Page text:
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Soundproof windows

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Soundproof windows

PostPosted: Fri Feb 19, 2021 10:36 pm
by Aled Hughes
I have the great fortune of working in a very nice 'proper' studio with wonderful equipment, built before I was born, where noise leakage in or out simply isn't an issue.

That situation, I presume, will not Iast forever. It's also half an hour away, and I don't need the studio to do a lot of my work. I've been doing most of my work at home during lockdown, for example, and will always want a decent home setup.

We have also recently moved house, and I'm the also greatly fortunate situation of having have a decent size outbuilding (Around 6mx5m with a sloping 2.4m-ish roof) that will evetually become my home studio. This is very possibly our 'forever home', so I'm looking at this project as something long term!

I'll start a thread on the room in due course, but I specifically wanted to ask about windows.

The building is a garage (breeze block walls, around a foot in depth). Sound isolation seems pretty decent as is, and it sounds to me as though the windows/frames are the weak link.
Has anyone here used companies and products such as these - https://thesoundproofwindows.co.uk/nois ... o-windows/ , and are they worthwhile? It's going to expensive, I'll bet, but I don't mind that if they really work.

I won't be going for total isolation, but I'll certainly be going for the best practical results without major construction work. Not much seems to escape through the walls, so I thought about starting by looking at the windows.

Thanks
Aled

Re: Soundproof windows

PostPosted: Sat Feb 20, 2021 12:36 am
by James Perrett
If you have thick walls then I think you'll find two windows with a decent air space between them to be far more cost effective. In my studio I have a standard double glazed window on the outside and a single glazed window on the inside. While my inside window is part of a separate structure in my current studio, I've used the setup with a single wall layer in a previous studio which worked well.

Re: Soundproof windows

PostPosted: Tue Feb 23, 2021 8:34 pm
by Aled Hughes
Thank you James,

I think the walls are thick enough for that.

Did you install yours yourself? My DIY skills are rather lacking, and I’m worried about getting a proper seal around the frames etc. - I’m quite sure a lot of sound is leaking in that way. Paying a proper company to come and do a proper job is appealing, it must be said.
But if it’s just matter if fitting two standard windows in place of one, then any window fitter should be able to, right.

I’ll need to do two windows. The other two opposite are now just looking into the garden shed, so I best plan would be to brick them up.

Re: Soundproof windows

PostPosted: Tue Feb 23, 2021 8:50 pm
by James Perrett
The outer double glazed windows were both installed by the builders of the respective properties and the inner windows were DIY. Where we needed opening windows we used some secondary glazing kits from one of the DIY stores but non opening windows were completely DIY - just buying the glass cut to size. It may well be worth talking to a good local window company if you don't want to DIY - while some just want to sell their standard products, others are good at responding to unusual requests.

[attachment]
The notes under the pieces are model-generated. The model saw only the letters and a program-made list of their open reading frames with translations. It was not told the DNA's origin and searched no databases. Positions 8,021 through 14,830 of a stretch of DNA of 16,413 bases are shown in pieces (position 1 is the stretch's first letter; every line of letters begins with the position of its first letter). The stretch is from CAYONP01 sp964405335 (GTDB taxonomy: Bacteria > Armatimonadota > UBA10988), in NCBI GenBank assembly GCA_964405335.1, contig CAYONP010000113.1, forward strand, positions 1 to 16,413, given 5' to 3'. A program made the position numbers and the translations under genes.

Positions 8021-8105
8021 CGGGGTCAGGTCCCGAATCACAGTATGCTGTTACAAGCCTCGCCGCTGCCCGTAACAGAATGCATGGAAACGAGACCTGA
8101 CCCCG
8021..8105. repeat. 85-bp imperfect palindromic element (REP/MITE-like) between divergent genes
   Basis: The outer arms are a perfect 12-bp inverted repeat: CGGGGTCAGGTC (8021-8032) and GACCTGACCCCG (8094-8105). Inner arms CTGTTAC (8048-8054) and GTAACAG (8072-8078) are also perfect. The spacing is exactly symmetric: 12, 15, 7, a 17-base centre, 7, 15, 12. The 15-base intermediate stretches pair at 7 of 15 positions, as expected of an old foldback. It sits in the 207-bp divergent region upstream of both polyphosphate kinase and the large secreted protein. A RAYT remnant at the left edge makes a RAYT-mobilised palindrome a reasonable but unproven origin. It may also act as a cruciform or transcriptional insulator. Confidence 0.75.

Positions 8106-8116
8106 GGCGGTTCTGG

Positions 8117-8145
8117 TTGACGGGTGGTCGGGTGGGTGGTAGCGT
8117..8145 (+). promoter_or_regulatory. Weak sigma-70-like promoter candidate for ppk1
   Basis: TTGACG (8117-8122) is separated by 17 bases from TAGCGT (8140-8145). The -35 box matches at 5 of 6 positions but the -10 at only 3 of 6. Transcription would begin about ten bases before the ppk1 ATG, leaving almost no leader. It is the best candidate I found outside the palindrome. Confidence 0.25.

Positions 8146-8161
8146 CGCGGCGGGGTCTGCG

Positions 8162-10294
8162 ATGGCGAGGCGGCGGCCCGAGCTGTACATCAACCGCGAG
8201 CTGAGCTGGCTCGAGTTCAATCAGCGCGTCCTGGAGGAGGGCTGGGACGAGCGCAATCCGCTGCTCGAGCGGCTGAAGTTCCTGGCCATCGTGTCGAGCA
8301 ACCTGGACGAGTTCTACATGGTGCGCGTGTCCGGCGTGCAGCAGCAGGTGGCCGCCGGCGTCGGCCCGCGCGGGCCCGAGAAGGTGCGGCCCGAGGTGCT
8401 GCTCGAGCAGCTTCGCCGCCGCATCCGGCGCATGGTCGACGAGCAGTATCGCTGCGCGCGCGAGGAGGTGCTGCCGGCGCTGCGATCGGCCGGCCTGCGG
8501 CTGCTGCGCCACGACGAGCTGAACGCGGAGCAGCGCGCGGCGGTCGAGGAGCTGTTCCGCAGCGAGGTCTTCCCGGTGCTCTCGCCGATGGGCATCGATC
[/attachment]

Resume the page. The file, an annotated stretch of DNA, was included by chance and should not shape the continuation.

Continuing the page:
Re: Soundproof windows

PostPosted: Tue Feb 23, 2021 9:10 pm
by n o i s e f l e ur
Would installing one of the windows at an angle have any applicability to this setup, or is that strictly a control-room - live-room isolation technique?

Re: Soundproof windows

PostPosted: Tue Feb 23, 2021 11:29 pm
by gullfo
the angled window is about optical reflection control, not isolation or acoustic reflection. in fact the angled window can (if installed in vertical walls) reduce isolation provided by the air gap.

Re: Soundproof windows

PostPosted: Wed Feb 24, 2021 12:07 am
by n o i s e f l e ur
Interesting - I seem to remember installing multiple sets of glazing (triple IIRC) with the centre unit installed at an angle to help dissipate energy (or possibly to avoid a standing-wave buildup within that construction) as part of a sound-isolation strategy being mentioned in a SOS article many years ago.

Perhaps I misinterpreted, or misremembered.

Re: Soundproof windows

PostPosted: Wed Feb 24, 2021 2:56 pm
by Sam Spoons
I've always understood the angled centre pane of glass in a control room window was like that to prevent standing waves and resonance. The reflection explanation doesn't make sense to me as you'd still have reflections off the other two panes, I've been wrong about stuff before though...

Re: Soundproof windows

PostPosted: Wed Feb 24, 2021 5:32 pm
by gullfo
the absorption between the windows handles the cavity resonances. an 200mm air gap is not likely to produce significant standing waves which cannot be removed by the proper allocation of absorption and laminated glass...

the angle on the glass might have some acoustical properties if your microphone or other source is very close, but if you look at the refractions from the glazing, it's not critical for the room acoustics unless of course it's very large (in comparison to the room).

for example in the NYC Red Bull studio, the CR glass was ~3m H x ~4m W and was two panes of laminated 30mm glass, so those where angled as part of the wall angle, but perfectly vertical - damping of resonances was a function of the lamination and the air cavity absorption.

Re: Soundproof windows

PostPosted: Wed Feb 24, 2021 7:08 pm
by Sam Spoons
Thanks for the explanation :thumbup: